It looks like Europe has finally found a way out of its 7 year depression. First it was Italy, than the UK and now Spain is going to add prostitution, drug trafficking and smuggling to its GDP calculations, effectively reducing its debt-to-GDP and opening up the bankers pockets for even larger government bonuses, kickbacks and bribes. Until of course the debt climbs again to outpace the new, hoe induced revenue boost in which case the regular Spanish Joe will pay the price in salary cuts and economic austerity. But hey, for now let’s FIESTA rico suave style!
From El Pais:
The [Spanish] government has been working to measure a part of the illegal economy, and incorporate it into the official calculation of Gross Domestic Product (GDP). This week it revealed its results: according to revised figures released by the INE [Spain’s National Statistics Institute] on Thursday Spanish GDP increases by between 2.7% and 4.5% after illegal activities such as prostitution, drug trafficking and smuggling, together with other methodological changes, are included.
Other European countries have been doing the same. Portugal, for instance, on Thursday published figures showing that illegal activities accounted for around €700 million of GDP, around 0.4% of the total. Meanwhile, results from the United Kingdom indicate that prostitution, drug trafficking and smuggling account for around €12.3 billion. That’s 0.6% of GDP, according to a report released last week by the UK’s Office for National Statistics (ONS).
So are the good and decent folks in Brussels going along with this scheme. They are not only going along with it, they are demanding it. After all if anyone has the most to gain from keeping the failed European Union kleptocracy together it’s the fat cat totalitarians in Brussels, who love their
prostitutes escorts as much as the next guy.
“A European Union regulation states that part of the illegal economy – prostitution, drug trafficking and smuggling – must be included in GDP calculations before 2016,” the INE explains. Government sources say Brussels is demanding an estimate of these changes to GDP before August.
At the end of last year, José Roca, a representative from Anela, an association of brothels, received a call at his Valencia office from the INE. It wanted to know if there was any data about turnover, costs and other such figures for the sector. To start with, Roca thought it was a joke. But when he received an official email from the INE he was finally convinced that it was a serious request.
I love it…ANELA, the Association of Brothels. Kind of like the National Basketball Association or Major League Baseball. I wonder if ANELA has collective bargaining agreements, salary caps and revenue share schemes in place.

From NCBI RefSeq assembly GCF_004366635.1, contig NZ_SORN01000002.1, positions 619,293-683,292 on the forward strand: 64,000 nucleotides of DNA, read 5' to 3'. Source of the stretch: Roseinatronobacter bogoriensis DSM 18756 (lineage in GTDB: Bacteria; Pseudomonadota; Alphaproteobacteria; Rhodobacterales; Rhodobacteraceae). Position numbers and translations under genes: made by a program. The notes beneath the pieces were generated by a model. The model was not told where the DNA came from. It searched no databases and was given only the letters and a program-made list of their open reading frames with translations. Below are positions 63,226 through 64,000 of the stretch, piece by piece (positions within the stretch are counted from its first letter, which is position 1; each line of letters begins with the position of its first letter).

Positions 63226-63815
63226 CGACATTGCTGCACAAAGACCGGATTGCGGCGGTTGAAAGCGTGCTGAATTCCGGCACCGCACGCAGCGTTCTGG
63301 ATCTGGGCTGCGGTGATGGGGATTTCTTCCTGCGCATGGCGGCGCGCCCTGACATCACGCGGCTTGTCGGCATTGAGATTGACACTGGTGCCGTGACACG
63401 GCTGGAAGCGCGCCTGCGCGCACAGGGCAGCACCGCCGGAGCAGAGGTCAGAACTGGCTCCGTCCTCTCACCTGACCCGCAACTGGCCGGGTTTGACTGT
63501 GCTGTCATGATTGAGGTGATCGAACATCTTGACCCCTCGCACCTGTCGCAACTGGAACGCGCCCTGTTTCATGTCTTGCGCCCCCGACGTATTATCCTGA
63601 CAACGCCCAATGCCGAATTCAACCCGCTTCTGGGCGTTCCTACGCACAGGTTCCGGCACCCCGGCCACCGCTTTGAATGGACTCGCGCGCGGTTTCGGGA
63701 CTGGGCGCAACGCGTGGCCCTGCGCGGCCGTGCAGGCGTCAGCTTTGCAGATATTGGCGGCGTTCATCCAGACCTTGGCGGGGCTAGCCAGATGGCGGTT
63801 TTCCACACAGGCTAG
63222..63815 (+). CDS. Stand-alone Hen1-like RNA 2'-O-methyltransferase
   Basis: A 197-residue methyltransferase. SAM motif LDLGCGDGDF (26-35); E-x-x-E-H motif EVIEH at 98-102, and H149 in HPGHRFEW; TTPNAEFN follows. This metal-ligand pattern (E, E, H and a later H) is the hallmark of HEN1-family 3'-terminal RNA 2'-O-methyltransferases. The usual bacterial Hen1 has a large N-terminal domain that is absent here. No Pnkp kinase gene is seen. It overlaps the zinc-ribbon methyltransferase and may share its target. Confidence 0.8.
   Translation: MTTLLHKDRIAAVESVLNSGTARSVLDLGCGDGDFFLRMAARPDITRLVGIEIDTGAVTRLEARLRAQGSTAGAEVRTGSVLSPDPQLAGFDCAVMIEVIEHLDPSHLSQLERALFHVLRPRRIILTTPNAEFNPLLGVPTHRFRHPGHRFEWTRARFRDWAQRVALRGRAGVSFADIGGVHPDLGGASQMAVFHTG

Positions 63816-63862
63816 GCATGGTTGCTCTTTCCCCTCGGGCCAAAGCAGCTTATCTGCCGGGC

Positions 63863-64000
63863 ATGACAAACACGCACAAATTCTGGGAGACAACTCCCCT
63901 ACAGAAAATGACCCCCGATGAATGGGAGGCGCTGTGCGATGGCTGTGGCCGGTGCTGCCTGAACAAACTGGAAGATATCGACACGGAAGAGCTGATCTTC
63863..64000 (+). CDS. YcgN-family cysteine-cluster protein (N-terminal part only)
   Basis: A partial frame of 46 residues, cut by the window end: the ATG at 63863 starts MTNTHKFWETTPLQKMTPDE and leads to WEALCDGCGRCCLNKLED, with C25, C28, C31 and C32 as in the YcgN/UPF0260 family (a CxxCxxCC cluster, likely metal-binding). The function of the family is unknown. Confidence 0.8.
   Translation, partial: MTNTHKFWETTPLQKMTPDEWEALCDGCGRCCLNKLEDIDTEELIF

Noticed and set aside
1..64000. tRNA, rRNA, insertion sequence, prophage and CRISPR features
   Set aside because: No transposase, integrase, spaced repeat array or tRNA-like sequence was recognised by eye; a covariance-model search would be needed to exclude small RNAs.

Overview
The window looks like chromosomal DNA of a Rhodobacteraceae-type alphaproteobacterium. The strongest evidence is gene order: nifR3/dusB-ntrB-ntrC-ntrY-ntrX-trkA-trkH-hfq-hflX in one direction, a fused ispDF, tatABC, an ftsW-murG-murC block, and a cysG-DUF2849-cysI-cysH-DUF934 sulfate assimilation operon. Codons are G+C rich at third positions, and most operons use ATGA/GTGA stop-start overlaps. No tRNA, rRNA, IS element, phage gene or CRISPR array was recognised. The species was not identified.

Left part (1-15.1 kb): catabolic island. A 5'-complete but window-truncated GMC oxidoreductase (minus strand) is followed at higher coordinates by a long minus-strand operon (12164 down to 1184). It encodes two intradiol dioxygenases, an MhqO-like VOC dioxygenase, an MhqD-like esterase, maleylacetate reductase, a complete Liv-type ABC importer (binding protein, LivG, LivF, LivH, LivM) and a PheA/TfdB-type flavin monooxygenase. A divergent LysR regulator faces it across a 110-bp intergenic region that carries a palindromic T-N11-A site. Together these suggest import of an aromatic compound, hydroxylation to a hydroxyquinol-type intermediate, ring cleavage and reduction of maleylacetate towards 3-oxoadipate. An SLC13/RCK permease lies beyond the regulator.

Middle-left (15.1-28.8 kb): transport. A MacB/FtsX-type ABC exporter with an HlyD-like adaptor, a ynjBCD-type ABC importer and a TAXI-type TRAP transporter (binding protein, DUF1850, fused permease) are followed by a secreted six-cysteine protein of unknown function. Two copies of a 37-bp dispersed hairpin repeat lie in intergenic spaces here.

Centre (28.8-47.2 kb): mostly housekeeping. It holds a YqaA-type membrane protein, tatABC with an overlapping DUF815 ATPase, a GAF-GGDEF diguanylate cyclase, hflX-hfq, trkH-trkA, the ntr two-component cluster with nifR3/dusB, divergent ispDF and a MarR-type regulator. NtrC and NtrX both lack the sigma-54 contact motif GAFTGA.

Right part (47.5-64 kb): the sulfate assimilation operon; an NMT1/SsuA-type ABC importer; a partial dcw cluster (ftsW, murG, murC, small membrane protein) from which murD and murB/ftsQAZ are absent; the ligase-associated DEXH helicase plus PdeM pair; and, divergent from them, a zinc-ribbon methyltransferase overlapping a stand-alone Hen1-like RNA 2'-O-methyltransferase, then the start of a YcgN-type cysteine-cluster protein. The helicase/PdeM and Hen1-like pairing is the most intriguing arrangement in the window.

Of course the trillion dollar question is how the hell will they accurately calculate pimping, smack and smuggling (whatever the hell that is)? It won’t be easy but they will crunch some numbers to get the desired results needed by the EU overlords.
Official sources in Spain agree that such calculations are tricky, but also have methodologies to come up with estimates. For example, drug trafficking is measured based on the amount of narcotics seized by the authorities: total trafficking is extrapolated from this, allowing the police to come up with an approximation of the impact of the production and sale of drugs on the economy.
Take 2012, for example, the last year for which there are available figures: the police seized 21 tons of cocaine, 325 of hashish, and 229 kilos of heroin, with a street value of approximately €2.7 billion, which is nearly 0.3% of GDP (based on the unofficial value the police place on each substance). Police sources estimate that they seize around 10% or 15% of the total amount of drugs smuggled in Spain, but there is no official report on the issue. What’s more, the calculation depends on the purity of each drug and whether it is valued according to its wholesale price or its street value.
The authorities use a similar method for smuggling as they do for drugs. And as for prostitution, the number of people working in the sector will be calculated via the networks of brothels. This figure will then be extrapolated to give an estimate for the contribution to the entire economy. But the data so far collected does not look very consistent.
“GDP is calculated every quarter and the statistics will have to reflect the value of what is produced and the profits generated,” explains Ángel Laborda, the director of the Funcas thinktank. “But the reality will be very complicated, because there is no way to measure these activities on a quarterly basis.”
Yes, the statistics absolutely have to reflect the “value of what is produced.” Europe…a continent that “produces” BMW’s, IKEA, Zara, sex, drugs and rock n’ roll.
The statements, views and opinions expressed in this column are solely those of the author and do not necessarily represent those of The Duran.